Monday, February 25, 2013

Ogre Miniatures at Dreamation 2013

This past weekend, I had the opportunity to run two games of Ogre miniatures at the Dreamation 2013 convention in Morristown, NJ. Unfortunately, I didn't run the scenario I had originally intended to run; there was a mechanical issue with the scenario I never could get over (how to have a submarine firing cruise missiles at the attackers without completely unbalancing the scenario), and I didn't get the submarine model done in time to use as a prop on the table. I could have worked around the second issue, but the first was a showstopper.

Anyway, I ended up running a Ceasefire Collapse scenario on Friday, and a Raid scenario on Sunday. As always, click the images to embiggen. The Ceasefire Collapse was straightforward. Both sides started with equal amounts of vehicles and infantry, a Mk-III Ogre, and had at it. Both sides had some towns for the other to turn to rubble, too.

The PanEuropeans (top/left) went for a static defense with three howitzers centered on the towns in the corner of the board.
Most of the early action was on the left flank, as a force of Combine GEVs sweeps towards a lightly defended town.

The PanEuropean Ogre charges over the bridge to try to pick off some Combine units,  but gets mauled for its efforts. The attack on the left flank went really, really slowly as a few squads of infantry (which are tripled in defense in towns) held off five attacking GEVs.

The town was eventually turned to rubble and the GEVs swept right, and the PanEuropean MK-III retreated back over the river, to hide under the cover of the howitzers.

The Combine player begins his big push.

This is what we like to see. Ogre vs. Ogre, nose to nose.

This was the last picture I was able to take before my camera died. Short version; the Combine force off to the left circled around the woods and attacked at the same time as the red Ogre did. Since the PanEuropean Ogre had gotten pretty damaged, and there were almost no PE units left besides the howitzers, the battle was won by the Combine.

Sunday's Raid had a combine MK-III Ogre and a squadron of 10 GEVs attacking a PanEuropean industrial complex which was guarded by another MK-III, some infantry, and a handful of GEVs and light GEVs. The defenders got random reinforcements on every turn, so there's definitely a time issue for the attackers. Futz around too long, and the defenders have so many units you can't win. Note the great orange paint job on the defending forces; one player brought his own Hollanders to the fray.

The Combine attackers (top) split their forces; GEVs on one flank, an Ogre and a pair of GEVs on the other. The PanEureopan defenders (bottom) are more spread out, with their Ogre in the middle.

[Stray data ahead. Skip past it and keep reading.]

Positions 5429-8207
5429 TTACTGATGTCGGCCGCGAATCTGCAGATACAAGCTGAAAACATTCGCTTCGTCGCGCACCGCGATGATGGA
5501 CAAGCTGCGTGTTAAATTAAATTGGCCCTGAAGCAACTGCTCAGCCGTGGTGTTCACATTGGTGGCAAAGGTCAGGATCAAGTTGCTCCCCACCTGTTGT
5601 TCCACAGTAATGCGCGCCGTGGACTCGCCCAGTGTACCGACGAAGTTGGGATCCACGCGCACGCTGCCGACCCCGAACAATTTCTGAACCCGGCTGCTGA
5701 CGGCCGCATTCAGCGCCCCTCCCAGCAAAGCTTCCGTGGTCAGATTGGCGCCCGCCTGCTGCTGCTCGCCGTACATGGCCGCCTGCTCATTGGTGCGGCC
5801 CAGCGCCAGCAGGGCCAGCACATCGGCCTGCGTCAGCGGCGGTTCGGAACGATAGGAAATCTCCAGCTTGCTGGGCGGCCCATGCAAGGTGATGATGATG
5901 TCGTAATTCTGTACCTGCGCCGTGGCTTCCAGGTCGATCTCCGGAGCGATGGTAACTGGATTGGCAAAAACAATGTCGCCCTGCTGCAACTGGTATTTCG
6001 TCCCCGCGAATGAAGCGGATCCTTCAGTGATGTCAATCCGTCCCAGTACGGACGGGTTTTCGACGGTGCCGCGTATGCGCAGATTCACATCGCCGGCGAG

The Combine GEVs (top) come around the flank and start sweeping everything before them.

The defending GEVs and light GEVs try to pepper the attacking Ogre (in red), but inflict relatively little damage.
The Combine player through more ones on his attack rolls than I have ever seen in any game. It was unreal. (In Ogre, you want to roll high. Ouch.)

The expected duel of Ogres never materialized. They danced around each other, but never had the toe-to-toe slug match I thought would happen. 
Most of the defending buildings and units destroyed, the Combine player retreats and wins a comfortable victory on points.

Review: Curse of the Weaver Queen

A few weeks ago, I got a free copy of Tim Kask's new adventure module, Curse of the Weaver Queen, published by Eldritch Entertainment and available through (and elsewhere) for $7.50 in pdf format. It's 48 pages, b&w interior, two-column format.

I think this is a nifty adventure. The premise is a simple one; hordes of giant spiders and other arachnid-type creatures are despoiling the area, and the adventurers are sent to investigate and stop them. Despite the cover image (which has thematic similarities to AD&D's driders and Lolth), there's not a drow to be seen, but there is a lot of interesting background, motives and history for the PCs to unravel, and an interesting buried temple complex for them to explore in the process.

The module uses a generic system for creature and NPC statistics, so anyone using D&D or its many mostly-compatible systems will find it pretty easy to use off the shelf. Most of the interior art is or utilizes clipart, but there's some very nice original cartography in there as well. The module is site-specific, but does rely on some campaign background that might need some adjustment or retconning to bring the adventure into a home campaign.

I won't give spoilers as to what the adventure itself entails, which is a nicely done dungeon crawl with a good balance of combat and problem-solving. The only flaw I see is that most of the rich backstory seems to be intended to be blurted out by one of the creatures; I would much rather have seen the PCs required to piece it together rather than having it handed to them. But on the whole that's a minor quibble in an otherwise solid adventure module.

Overall, is it worth buying? Yes. This is a solid location-based adventure, with new monsters and magic, and no glaring flaws.

Thieves' Tools

Ever wonder what those "thieves' tools" are on your equipment list? Well, wonder no more:

And the best part is, that lovely set (made from old saw blades, in fact) can be yours for just $62, case included.